Over the past year, federal and state governments as well as nongovernmental organizations have increased the amount of grant awards being offered specifically to build local and regional food infrastructure.
AMS is providing technical assistance to help qualified entities access that money.
Secretary Vilsack also recently announced the department would provide pandemic assistance to minority producers who had slipped through the cracks in previous rounds of aid. Since the spring, USDA has dedicated at least $6 billion to new programs, which include the dairy donation initiative.
Schaffstall said the pandemic response showed the agency could be “flexible and adapt to fit the needs on the ground,” adding that she hoped the “mission-driven focus” would become the norm moving forward.
The agency’s current attention to local and regional food systems is not new, according to JuliAnna Arnett, a senior marketing specialist who also participated in the webinar.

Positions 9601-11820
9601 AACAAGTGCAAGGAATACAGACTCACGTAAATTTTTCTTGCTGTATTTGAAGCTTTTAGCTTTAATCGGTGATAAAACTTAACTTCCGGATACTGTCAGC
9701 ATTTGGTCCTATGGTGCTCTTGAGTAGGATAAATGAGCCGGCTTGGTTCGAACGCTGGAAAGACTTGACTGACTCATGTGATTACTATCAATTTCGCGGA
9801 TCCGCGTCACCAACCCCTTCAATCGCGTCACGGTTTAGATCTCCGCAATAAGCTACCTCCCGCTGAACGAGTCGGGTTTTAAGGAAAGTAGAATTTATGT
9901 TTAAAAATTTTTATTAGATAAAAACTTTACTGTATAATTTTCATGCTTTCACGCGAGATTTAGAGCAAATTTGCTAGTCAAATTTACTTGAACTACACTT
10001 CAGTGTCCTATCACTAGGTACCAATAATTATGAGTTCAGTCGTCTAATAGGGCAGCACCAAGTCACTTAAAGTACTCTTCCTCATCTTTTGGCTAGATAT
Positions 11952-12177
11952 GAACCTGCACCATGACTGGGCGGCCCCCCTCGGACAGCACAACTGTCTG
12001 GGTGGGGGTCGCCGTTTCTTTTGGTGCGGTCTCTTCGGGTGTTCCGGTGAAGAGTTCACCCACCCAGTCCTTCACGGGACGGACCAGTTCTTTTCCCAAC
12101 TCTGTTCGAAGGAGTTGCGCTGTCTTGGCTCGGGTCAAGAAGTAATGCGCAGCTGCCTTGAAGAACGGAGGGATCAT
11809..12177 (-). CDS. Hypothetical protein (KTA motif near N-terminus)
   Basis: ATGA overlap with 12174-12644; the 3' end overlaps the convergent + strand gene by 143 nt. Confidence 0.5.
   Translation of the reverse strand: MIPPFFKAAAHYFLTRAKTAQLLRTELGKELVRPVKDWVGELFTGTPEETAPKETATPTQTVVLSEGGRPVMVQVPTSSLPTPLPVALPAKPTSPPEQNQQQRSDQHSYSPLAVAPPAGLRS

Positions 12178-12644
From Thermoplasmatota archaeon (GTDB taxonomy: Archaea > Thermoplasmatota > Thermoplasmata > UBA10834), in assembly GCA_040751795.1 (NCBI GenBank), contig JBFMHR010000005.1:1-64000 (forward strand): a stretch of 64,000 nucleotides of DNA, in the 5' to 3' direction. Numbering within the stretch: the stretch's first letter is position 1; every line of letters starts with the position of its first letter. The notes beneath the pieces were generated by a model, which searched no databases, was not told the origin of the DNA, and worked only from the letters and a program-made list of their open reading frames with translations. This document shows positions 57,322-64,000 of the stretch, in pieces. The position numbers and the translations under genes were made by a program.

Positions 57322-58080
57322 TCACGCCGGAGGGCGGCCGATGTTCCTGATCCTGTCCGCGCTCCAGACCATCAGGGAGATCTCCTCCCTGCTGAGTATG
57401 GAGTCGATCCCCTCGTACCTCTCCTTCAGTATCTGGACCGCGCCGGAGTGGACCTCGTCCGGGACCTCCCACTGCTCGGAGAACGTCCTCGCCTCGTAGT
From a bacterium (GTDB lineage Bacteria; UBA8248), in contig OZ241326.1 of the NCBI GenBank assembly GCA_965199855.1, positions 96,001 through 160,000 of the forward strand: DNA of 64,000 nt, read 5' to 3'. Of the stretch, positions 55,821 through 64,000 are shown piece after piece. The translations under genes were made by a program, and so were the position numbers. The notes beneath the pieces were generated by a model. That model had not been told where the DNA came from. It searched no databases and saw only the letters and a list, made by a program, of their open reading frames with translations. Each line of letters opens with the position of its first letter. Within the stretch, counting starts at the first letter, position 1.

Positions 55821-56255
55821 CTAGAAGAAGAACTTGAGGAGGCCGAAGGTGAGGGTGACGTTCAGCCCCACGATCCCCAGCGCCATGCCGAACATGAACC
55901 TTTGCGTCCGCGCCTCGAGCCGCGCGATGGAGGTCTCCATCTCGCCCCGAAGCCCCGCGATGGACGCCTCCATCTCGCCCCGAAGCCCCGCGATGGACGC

“It has had many variations over the years, but it dates back to the 1970s at USDA, so I’m building on a long legacy of programs,” she said.
She is currently working to “find a common agenda across local and regional food systems, identify shared activities, and improve communication and information gathering, and how we coordinate that,” she said.
One important area she cited was “value chain coordination work” — helping producers figure out the existing market opportunities and where to “plug in” along the supply chain — as well as continuing to expand the network of collaboration and information sharing that started during the pandemic.
She also cited a need for more data and metrics, better integration of online platforms, and more cooperation between local and regional food systems.
The agency intends to create a new consortium to “keep the conversation going,” she said.
For now, fresh resources and information are still being added to the dedicated website at LFSCovid.LocalFoodEconomies.com.
“The pandemic is not over. We are not in the resiliency and recovery phase yet,” Schaffstall noted. “There’s still a lot of need out in the field.